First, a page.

but code now prohibits this use of a DHW heater; around here (Alberta)
    at least.

    It certainly does work, but it may be less efficient than a
    pupose-built heating boiler.

    Gordon Richmond
  7. Bughunter

    Bughunter Guest

    Even if you are not subject to building codes, it is still not a bad idea to
    understand them because they are often enacted for reasons of safety for you
    and your family. I'm in "Live Free or Die" state of NH, in a town without
    building codes, but there are still state codes.

    If it were me, I would use a non-toxic anti-freeze such as those for home
    boilers. It is probably less expensive than toxic automotive anti-freeze and
    I would assume just as effective. If you are fortunate enough to lie in an
    area without codes, then you can do whatever you please.

    Too many btus are better than too few. You can always put a thermostatic
    control in place to shut off the heater whenever the room gets to the
    temperature that you desire. If you have a 125k btu unit, you will get there
    faster than if you have a 35k unit. Undoubtedly you will need a differential
    thermostat between the tank and the solar panel. A similar control could be
    used to determine when the gas powered assistance is required and turn
    on/off that unit.

    I have a place in northern NH. 35k btu would hardly put a small dent in my
    heating needs. I am not yet through insulating and it is 2200 sq ft. If 35k
    btu is enough for your place, then a simple hot water tank would be easy to
    acquire and adapt for your purposes. It picked up a used propane tank for
    free from a place that was converting to oil. How big is your place?

    In the case where you have solar heating panels on the roof, a tank in the
    systems makes a whole lot more sense. You did not mention panels in your
    original post. I had a friend who had a solar heated house. It had a
    standard 40 gallon electric water heating tank that acted as a backup/assist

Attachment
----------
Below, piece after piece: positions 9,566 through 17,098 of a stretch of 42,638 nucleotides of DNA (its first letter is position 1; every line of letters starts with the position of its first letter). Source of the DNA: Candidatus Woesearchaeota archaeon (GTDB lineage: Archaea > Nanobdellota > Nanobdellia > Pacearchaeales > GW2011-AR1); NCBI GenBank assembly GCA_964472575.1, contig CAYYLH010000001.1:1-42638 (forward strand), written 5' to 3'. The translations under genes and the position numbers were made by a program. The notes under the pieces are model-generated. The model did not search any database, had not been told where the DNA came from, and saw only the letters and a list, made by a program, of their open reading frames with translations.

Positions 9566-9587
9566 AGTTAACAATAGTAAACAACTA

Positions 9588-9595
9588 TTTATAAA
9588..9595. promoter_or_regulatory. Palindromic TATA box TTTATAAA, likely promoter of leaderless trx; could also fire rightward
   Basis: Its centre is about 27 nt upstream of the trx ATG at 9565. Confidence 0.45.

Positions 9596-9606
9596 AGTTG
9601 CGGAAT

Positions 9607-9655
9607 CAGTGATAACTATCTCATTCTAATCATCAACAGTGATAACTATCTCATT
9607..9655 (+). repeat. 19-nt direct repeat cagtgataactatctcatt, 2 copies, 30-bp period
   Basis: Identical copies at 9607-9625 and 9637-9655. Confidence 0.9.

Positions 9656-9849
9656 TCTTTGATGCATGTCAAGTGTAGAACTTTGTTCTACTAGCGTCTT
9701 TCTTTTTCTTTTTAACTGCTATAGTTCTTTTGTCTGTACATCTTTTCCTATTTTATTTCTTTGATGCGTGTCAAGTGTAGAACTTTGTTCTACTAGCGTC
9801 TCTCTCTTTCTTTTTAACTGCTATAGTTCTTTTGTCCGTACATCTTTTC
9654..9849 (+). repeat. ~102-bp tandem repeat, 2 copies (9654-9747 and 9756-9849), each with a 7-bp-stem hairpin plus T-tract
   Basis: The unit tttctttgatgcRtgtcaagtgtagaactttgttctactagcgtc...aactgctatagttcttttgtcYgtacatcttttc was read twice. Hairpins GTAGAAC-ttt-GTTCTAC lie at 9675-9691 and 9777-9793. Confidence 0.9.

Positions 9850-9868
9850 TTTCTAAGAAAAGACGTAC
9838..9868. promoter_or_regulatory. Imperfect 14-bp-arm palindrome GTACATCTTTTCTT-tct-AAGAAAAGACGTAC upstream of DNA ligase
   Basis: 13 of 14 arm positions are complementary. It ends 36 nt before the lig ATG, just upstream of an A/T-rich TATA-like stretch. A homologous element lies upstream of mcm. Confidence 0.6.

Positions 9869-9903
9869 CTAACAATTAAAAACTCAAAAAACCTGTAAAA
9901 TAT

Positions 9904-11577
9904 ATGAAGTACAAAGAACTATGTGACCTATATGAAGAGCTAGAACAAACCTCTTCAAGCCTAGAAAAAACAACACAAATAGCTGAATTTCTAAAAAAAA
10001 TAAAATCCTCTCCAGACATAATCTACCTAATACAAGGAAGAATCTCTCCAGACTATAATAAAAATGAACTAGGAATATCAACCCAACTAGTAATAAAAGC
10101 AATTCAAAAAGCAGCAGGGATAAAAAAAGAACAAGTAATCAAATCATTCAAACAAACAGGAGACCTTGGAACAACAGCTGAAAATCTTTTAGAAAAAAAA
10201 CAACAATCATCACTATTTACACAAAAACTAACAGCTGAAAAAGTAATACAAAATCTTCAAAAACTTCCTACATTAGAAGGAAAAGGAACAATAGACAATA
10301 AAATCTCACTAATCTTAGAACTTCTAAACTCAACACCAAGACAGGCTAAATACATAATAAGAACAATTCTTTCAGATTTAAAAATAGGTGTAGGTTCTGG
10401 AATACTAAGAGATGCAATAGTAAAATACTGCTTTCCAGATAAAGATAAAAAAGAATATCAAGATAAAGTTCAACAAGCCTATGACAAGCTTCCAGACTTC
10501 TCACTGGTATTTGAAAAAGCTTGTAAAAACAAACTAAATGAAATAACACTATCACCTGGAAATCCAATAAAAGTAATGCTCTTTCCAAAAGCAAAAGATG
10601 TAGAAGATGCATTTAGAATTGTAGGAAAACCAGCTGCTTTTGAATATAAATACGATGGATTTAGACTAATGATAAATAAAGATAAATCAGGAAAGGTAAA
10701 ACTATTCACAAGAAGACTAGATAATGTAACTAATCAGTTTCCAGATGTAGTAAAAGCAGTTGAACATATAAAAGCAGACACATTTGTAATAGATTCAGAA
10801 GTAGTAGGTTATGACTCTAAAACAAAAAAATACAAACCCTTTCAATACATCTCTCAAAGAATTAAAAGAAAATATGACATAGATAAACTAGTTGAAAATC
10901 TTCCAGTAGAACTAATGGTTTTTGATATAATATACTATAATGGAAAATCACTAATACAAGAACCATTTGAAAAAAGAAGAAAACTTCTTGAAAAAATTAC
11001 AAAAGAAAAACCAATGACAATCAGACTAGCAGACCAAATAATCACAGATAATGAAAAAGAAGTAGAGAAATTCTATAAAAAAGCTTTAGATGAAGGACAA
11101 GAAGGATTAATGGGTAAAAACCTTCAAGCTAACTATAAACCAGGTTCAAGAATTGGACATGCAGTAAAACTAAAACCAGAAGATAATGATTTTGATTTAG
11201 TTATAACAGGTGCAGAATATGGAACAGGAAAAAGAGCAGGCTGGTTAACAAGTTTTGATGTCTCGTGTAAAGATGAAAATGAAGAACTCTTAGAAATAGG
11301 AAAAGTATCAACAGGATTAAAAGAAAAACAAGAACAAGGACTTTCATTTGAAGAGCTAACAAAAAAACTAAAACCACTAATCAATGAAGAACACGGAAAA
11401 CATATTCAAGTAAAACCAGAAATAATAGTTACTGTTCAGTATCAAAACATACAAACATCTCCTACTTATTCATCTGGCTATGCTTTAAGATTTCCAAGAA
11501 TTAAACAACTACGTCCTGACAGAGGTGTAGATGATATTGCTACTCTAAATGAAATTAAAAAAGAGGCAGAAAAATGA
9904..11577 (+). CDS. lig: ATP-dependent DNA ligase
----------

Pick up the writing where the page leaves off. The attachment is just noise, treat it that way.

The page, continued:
to the solar heated loop. They also had a huge (500 gallon) main storage
    tank. That was several years ago, and I don't recall specifically how the
    system was plumbed. It was a drain back system that did not use

    For a very small cabin, a single hot water heater tank might be enough. I
    have never constructed a solar heating system, but I do some reading on the
    subject because I am interested in ways to heat my own place. For a seasonal
    place, in a northern climate, anti-freeze is pretty much a requirement.
    Drain back systems are subject to catastrophic failure from freezing.

    Mythbusters had a show on last night where they tried to set a ship afire
    using mirrors. Then were successful! That inspired me to begin thinking
    about some type of a concentrating parabolic collector to grab a little heat
    for my place. I am doubtful that I'll be able to do much more than
    supplement a more traditional propane heating systems, and an existing coal
    and wood stove. I'm no expert, but I might be inclined to tinker to collect
    a few free btus.

  8. Bughunter

    Bughunter Guest

    Why? I would think that a higher differential between supply and return
    would indicate a more efficient operation of your radiators. Or, are you
    talking about a different supply and return?
  9. Bughunter

    Bughunter Guest

    It makes sense to me now, since the goal is to get a nice even heat
    distribution. I guess if all the heat does not get into the rooms on the
    first pass, it gets there on later passes through the loop.
  10. Guest

    So use more radiators per square foot of floorspace towards the end
    of the string, with less pump power and more boiler efficiency.

  11. daestrom

    daestrom Guest

    Or c) Pipe more radiators in parallel?? Seems like if you pipe a couple of
    branches in parallel, then each branch has the same inlet temperature (don't
    need more/larger radiators), and you can run the water slow enough to drop
    the return temperature.

    But slow moving water doesn't transfer heat through the radiator wall as
    well as faster moving water.

    Boiler efficiency only improves with cold return *if* the bulk water
    temperature drops enough to affect the vent temperature. Most boiler
    thermostats are set for a narrow temperature range and will cycle just as
    much if you drop the return temperature twice as far with half the flow
    (same heat demand). So other than saving pumping power (and needing more
    radiators), what's the *real* issue?